Lancaster University researchers have created a new smart cement mixture, which can store electrical energy and monitor its own structural health.
Using potassium-geopolymetric (KGP), the researchers’ composites rely on the diffusion of potassium ions within the structure, to store electrical energy and sense mechanical stresses. Fully optimised, KGP mixtures can store and discharge between 200 and 500 W/m2.
Houses could be built with a KGP exterior or partition walls and connected to a power source, such as solar panels. This could store power during daylight hours, including when the house is empty, and discharge it in the evening, when the occupiers are home and more power is needed. It would also be possible for existing buildings to have KGP panels retrofitted. Street lighting could be taken off-grid, holding enough renewable energy to power itself through the evening, where a typical streetlamp currently uses 700 W every night. Multiple KGP structures could store excess energy, to be released to smooth demand on energy grids.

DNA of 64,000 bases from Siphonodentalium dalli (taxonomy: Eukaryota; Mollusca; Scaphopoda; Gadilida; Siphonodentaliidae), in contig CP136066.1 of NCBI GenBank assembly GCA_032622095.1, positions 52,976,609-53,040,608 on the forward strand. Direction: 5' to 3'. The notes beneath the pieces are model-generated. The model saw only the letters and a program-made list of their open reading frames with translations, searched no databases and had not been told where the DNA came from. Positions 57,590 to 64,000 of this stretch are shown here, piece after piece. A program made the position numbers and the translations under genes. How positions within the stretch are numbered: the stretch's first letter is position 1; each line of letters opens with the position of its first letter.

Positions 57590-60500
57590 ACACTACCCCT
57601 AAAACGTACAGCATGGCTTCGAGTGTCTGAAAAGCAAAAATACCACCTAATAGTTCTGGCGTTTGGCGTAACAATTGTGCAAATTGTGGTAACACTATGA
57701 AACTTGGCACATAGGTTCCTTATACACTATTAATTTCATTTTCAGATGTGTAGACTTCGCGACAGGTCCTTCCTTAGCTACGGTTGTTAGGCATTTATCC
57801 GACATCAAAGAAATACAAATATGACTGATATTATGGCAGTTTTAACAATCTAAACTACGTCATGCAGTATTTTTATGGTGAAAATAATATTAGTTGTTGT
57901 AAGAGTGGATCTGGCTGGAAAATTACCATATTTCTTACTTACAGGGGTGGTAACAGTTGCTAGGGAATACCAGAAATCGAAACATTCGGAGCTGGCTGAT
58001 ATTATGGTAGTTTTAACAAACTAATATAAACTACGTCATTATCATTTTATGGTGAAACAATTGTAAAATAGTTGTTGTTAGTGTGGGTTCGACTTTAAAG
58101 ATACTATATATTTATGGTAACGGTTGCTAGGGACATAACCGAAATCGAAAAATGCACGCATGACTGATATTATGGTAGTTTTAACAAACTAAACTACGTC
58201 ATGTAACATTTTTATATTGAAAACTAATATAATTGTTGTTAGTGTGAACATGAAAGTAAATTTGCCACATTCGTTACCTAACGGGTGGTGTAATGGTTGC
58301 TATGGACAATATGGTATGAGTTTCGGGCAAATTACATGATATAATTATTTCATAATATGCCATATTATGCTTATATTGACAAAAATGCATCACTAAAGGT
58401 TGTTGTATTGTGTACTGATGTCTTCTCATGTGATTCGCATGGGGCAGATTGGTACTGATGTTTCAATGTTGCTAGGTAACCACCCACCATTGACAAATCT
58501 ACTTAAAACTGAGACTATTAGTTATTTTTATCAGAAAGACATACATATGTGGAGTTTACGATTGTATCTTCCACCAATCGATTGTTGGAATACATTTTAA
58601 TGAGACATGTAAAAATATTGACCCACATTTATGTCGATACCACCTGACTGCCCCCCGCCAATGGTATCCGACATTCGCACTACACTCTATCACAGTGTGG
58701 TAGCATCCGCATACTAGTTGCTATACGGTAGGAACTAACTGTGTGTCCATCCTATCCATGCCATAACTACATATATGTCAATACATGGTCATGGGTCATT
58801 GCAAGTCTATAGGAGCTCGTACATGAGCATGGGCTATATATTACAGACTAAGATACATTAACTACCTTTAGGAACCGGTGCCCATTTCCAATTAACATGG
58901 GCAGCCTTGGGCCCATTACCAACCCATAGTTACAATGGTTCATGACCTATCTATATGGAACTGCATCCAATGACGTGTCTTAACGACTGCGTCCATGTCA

In addition, KGP mixtures are self-sensing, meaning that mechanical stresses caused by cracks, for example, alter the mechanism of the ion. An improvement on current routine visual tests, the structural health of buildings could thus be monitored automatically, without the need for additional sensors.
“We have shown for the first time that KGP cement mixtures can be used to store and deliver electrical energy, without the need for expensive or hazardous additives,” said Professor Mohamed Saafi of Lancaster University’s Engineering Department. “These cost-effective mixtures could be used as integral parts of buildings and other infrastructure, as a cheap way to store and deliver renewable energy, powering street lighting, traffic lights, and electric vehicle charging points.”
The researchers continue their work, undertaking in-depth studies to optimise KGP performance.
Read the article online at: https://www.worldcement.com/europe-cis/04092018/smart-cement-mixtures-may-turn-buildings-into-batteries/
You might also like
Rohrdorfer is building Austria's first CO2 recovery plant in the cement industry on an industrial scale.